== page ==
The City: Getting Things Done

Elevated train in Queens

So, I was playing tennis recently out in Queens, and afterward walked to my subway stop, an elevated concrete plateau above Queens Boulevard. A train had just departed, leaving the platform empty save for a body sprawled on the concrete, a young man lying in a fetal position. Like an idiot, I asked him, “you okay?,” as if anyone lying in a fetal position in wind-blown rain in mid-40-degree temperatures on an elevated subway platform would in any sense of the word be okay.

“I’m not feeling very well,” he said. He didn’t look very good either. We talked a bit. He had been riding the train on the way to work, had felt faint and nauseated, and got off the train for some air. Whereupon he felt dizzy and lay down on the platform. He was very concerned about getting to work. As he spoke he tried sitting up, but failed. I suggested he stay prone.

I left him for a moment to go down to the MTA kiosk on the next level, where I explained the situation to a clerk seated behind a bullet-proof window, and urged him to call for medical assistance. He took out a notebook and started asking me a series of questions—what did the young man look like? How old? Tall or short? Black or white? The details seemed irrelevant to the point where I briefly felt as though I were in a Monty Python episode, like the famous dead-parrot skit, and if you have not seen the dead-parrot skit you should Google it right now.

Abruptly, a woman in her 20s came up next to me, and burst into the conversation. She was nicely dressed, in tailored black coat and a crimson scarf. She scolded the man behind the window, “What are you doing? Why do you need all that? Call an ambulance. The man needs help. He was hit in the face and assaulted. He could be dying.” The now-galvanized MTA guy reached for his phone; the woman set off toward an exit.

Her account surprised me—so, the young man was the victim of a crime! She must have been standing on the opposite platform and seen the attack. As I headed back toward the stairs, intending to stay with the victim until help arrived, I caught up with the woman and asked, “Did you see it happen?”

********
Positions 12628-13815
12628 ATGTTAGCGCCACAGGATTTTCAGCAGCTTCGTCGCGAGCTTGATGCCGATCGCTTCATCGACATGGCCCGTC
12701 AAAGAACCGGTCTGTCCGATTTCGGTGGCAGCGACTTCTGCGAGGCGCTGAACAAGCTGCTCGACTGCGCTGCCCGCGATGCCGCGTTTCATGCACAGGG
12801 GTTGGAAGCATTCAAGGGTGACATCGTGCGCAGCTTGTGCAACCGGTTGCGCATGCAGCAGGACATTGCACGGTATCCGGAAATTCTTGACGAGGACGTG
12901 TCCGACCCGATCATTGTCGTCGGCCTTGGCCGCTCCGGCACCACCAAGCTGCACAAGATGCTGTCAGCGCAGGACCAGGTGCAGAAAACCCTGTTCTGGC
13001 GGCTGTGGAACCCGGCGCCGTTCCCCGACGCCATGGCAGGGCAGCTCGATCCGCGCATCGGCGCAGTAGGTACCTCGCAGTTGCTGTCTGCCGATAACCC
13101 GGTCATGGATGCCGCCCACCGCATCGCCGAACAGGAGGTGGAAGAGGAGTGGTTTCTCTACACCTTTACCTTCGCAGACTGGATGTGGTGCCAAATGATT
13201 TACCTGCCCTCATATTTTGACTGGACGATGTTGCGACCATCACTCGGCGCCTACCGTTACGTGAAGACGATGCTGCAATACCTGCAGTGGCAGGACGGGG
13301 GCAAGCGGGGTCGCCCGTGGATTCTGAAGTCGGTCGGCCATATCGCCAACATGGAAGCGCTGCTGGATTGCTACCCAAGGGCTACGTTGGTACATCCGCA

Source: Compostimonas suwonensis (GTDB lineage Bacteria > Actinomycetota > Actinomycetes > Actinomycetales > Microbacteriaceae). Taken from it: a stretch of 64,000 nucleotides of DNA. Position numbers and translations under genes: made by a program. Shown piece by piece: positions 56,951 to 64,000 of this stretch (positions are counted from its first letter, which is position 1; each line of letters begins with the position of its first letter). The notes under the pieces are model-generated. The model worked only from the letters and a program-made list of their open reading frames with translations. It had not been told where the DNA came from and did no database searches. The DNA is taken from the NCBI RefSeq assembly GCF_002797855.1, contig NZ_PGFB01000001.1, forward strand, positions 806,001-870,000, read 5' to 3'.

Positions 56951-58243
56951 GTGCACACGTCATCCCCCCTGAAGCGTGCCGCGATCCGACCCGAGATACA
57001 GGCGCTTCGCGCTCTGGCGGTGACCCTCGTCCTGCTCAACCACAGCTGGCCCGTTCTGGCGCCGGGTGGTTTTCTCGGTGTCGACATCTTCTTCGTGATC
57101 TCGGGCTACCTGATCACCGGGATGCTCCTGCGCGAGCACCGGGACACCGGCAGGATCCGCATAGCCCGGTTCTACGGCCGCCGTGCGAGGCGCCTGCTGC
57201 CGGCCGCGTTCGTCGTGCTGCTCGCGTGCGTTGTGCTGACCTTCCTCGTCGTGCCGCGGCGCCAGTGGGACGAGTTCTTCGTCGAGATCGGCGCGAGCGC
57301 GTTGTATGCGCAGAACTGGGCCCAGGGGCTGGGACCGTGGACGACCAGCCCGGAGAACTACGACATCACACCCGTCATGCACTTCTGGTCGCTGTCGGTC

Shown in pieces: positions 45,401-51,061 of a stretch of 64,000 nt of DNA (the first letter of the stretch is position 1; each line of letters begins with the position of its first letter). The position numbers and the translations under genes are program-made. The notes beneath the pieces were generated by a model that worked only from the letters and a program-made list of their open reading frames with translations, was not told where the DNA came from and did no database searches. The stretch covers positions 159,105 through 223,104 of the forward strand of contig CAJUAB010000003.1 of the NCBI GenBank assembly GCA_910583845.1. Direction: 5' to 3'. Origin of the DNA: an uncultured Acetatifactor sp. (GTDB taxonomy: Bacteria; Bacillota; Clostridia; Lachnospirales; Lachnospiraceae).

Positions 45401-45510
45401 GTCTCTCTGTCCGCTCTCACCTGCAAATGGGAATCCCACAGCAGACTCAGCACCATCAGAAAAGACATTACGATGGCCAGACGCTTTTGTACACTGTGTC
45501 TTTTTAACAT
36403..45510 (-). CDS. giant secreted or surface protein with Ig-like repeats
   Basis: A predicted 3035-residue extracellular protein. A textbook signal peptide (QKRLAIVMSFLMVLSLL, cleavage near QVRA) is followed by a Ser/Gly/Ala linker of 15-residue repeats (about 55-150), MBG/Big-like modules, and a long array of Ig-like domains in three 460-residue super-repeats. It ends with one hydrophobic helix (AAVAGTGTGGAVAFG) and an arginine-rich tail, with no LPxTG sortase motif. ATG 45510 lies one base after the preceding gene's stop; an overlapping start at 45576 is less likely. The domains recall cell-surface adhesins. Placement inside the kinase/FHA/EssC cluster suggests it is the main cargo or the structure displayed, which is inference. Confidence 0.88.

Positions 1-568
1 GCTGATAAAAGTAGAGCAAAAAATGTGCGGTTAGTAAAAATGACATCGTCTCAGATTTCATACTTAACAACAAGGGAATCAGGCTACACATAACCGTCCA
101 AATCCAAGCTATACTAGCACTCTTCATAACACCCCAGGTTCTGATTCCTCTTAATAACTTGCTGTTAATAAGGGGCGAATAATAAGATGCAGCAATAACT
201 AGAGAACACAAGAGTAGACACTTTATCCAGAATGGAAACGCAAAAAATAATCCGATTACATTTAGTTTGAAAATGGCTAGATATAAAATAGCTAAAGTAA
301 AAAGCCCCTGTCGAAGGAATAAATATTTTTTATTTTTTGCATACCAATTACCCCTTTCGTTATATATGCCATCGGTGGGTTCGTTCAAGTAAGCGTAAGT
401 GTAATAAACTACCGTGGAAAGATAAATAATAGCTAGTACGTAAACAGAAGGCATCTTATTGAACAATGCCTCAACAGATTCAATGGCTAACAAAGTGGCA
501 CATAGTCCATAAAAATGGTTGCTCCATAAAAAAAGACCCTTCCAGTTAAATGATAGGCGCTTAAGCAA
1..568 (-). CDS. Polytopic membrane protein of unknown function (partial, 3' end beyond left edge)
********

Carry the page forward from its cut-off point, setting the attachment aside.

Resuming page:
She looked at me with scorn. “No. Of course not.” As she moved briskly away, she said over her shoulder, “It’s the only way to get them to come.”

And then she clattered through the turnstile, and was gone.

Breathtaking. Simply breathtaking.

A cop, clearly summoned by radio, arrived on the next train. The young man was sitting up now and seemed much better, but the cop urged him to wait and let the medics check him out. A siren in the near distance suggested an ambulance was on the way. The next train arrived and I headed for home.

I love this town.

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Erik Larson is the author of six New York Times bestsellers, most recently The Splendid and the Vile: A Saga of Churchill, Family, and Defiance During the Blitz, which examines how Winston Churchill and his “Secret Circle” went about surviving the German air campaign of 1940-41. Erik’s The Devil in the White City is set to be a Hulu limited series; his In the Garden of Beasts is under option by Tom Hanks, for a feature film. He recently published an audio-original ghost story, No One Goes Alone, which has been optioned by Netflix. Erik lives in Manhattan with his wife, who is a writer and retired neonatologist; they have three grown daughters.

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